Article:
Market access issues are becoming a major challenge fortransmission and distribution markets, which face unprecedentedgrowth and increased deliveries, and while it’s still unclear as towho will be willing to finance and construct the required newfacilities, a huge capital investment has to be made just to meetdemand, an industry analyst said yesterday.

Blaise Poole, who manages strategy and business development forEl Paso Energy Corp., told the International Association ofDrilling Contractors in Houston that the natural gas transmissionand distribution market faces inherent infrastructure problemsbecause of increasing demand. Fundamental market changes, alongwith shifts in U.S. demographics, are creating challenges for thedistributors, he said.

“The rules are changing,” said Poole, who has worked with theNational Petroleum Council on market studies. “The operationalaspects of gas-fired electricity generation drives the need for newservices, and that changes the risks for T&D.” Restructuring,Poole said, has changed the roles of market participants — theLDCs, electric utilities and the marketers — and changed themakeup of who makes investments in new transmission anddistribution.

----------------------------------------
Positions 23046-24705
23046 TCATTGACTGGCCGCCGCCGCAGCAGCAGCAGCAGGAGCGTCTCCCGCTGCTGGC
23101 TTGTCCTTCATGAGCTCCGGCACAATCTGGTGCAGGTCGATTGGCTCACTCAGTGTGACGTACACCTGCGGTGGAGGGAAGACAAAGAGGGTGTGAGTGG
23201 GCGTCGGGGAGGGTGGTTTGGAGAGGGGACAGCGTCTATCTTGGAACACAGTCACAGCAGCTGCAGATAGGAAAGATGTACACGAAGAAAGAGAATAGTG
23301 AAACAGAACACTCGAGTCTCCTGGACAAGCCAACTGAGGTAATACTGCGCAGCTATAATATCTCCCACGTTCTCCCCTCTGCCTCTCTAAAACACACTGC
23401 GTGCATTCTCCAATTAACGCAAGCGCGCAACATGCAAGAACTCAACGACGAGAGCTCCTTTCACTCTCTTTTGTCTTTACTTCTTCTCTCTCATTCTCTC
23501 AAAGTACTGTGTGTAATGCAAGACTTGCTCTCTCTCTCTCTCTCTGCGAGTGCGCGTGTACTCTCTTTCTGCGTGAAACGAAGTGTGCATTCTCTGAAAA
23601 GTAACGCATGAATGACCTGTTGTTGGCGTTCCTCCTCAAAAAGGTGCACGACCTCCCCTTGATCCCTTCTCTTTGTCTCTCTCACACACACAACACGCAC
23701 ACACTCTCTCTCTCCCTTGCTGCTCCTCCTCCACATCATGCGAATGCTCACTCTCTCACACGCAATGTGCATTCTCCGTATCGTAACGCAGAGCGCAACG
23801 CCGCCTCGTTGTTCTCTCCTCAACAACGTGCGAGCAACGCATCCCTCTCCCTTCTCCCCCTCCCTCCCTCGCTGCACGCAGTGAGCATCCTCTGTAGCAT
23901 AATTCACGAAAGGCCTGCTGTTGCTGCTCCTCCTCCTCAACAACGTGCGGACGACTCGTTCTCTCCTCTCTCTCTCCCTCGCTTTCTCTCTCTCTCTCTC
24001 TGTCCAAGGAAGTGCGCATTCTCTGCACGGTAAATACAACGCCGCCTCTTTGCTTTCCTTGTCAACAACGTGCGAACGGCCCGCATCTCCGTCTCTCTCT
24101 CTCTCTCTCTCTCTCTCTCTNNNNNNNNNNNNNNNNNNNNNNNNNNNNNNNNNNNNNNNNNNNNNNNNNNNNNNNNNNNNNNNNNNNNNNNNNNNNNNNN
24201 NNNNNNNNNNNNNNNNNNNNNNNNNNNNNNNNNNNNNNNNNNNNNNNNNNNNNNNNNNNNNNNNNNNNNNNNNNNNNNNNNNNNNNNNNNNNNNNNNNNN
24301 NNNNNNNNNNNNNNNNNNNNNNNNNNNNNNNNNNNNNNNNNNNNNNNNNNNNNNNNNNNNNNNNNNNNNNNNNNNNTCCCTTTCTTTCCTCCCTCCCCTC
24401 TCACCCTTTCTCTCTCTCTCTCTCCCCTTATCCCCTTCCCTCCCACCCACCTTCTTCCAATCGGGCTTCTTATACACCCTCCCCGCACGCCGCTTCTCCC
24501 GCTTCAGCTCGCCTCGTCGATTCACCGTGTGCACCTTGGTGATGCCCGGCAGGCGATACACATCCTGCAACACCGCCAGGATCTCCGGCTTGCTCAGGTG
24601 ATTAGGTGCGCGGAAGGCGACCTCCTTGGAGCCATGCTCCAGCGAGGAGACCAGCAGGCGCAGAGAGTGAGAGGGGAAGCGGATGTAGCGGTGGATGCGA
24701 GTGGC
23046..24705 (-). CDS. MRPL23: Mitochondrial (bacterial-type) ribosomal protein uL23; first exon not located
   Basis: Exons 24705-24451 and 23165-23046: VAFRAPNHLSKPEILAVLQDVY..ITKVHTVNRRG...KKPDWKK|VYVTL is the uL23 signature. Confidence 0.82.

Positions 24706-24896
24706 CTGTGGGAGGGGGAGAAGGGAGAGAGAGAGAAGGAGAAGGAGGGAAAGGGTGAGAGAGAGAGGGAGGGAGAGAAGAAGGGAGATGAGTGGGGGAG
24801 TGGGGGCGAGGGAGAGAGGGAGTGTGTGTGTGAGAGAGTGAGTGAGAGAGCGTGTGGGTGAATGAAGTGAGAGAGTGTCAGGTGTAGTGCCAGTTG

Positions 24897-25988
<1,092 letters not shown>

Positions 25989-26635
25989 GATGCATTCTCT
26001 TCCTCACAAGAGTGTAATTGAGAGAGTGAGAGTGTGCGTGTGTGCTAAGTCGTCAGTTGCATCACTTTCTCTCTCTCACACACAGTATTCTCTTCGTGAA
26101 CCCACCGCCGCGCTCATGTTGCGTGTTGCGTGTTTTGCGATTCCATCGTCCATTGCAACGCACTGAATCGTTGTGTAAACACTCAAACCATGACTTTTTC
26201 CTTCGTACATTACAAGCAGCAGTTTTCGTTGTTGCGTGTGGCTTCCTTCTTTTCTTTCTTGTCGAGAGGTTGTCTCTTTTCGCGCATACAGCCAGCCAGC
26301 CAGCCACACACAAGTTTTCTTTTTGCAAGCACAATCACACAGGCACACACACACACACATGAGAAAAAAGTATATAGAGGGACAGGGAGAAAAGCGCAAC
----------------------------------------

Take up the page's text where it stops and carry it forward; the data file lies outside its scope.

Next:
“Restructuring has resulted in the demise of LDCs and utilitiesmarkets” from the way they were a few years ago, he said.Restructuring also has led to other changes. “Generators now arereluctant to enter into long-term contracts because they consider along-term contract too risky. Shippers view long-term obligationsas risky too.” And because of the hesitation, there’s morehesitation from companies stepping forward to make investments innew infrastructure.

The capital investments for new facilities, pipelines andtransmission lines are needed at the rate of about $2.5 billion ayear through 2015 just to keep up with the anticipated demand, saidPoole. High on his list of “to do” are more transmission anddistribution systems and more storage capacity.

“Access will be severely limited in the Rockies and Gulf ofMexico without them. California has the largest commitment topipeline construction, but increased storage demand will be neededthroughout the West Coast and in the Gulf.”

Comparing distributors with his drillers in the audience, Pooletold them that while they complained about needing more land todrill on and the right-of-way access to get the energy out of theground, transmission and distribution companies needed theright-of-way access to “bring it out.”

Getting that access, though, is becoming more difficult. Becauseof urban sprawl, companies now deal with more rights-of-way issuesthan ever before. “We’re not dealing with farmland anymore. Peoplehave moved out where we used to be able to obtain access. Now weare dealing with landowners.”

On top of that, he said, “misinformation” sometimes leads to apublic awareness problem, which in turn limits companies’ abilitiesto build. “There’s more restrictive permitting, and that’s drivenby environmental and safety concerns.”

Without access, companies faced a diminished capability to routethe transmission lines and it has made construction a lot lessefficient. That, he said, has to change, and he suggested thatmore coordination by federal agencies could be the answer.

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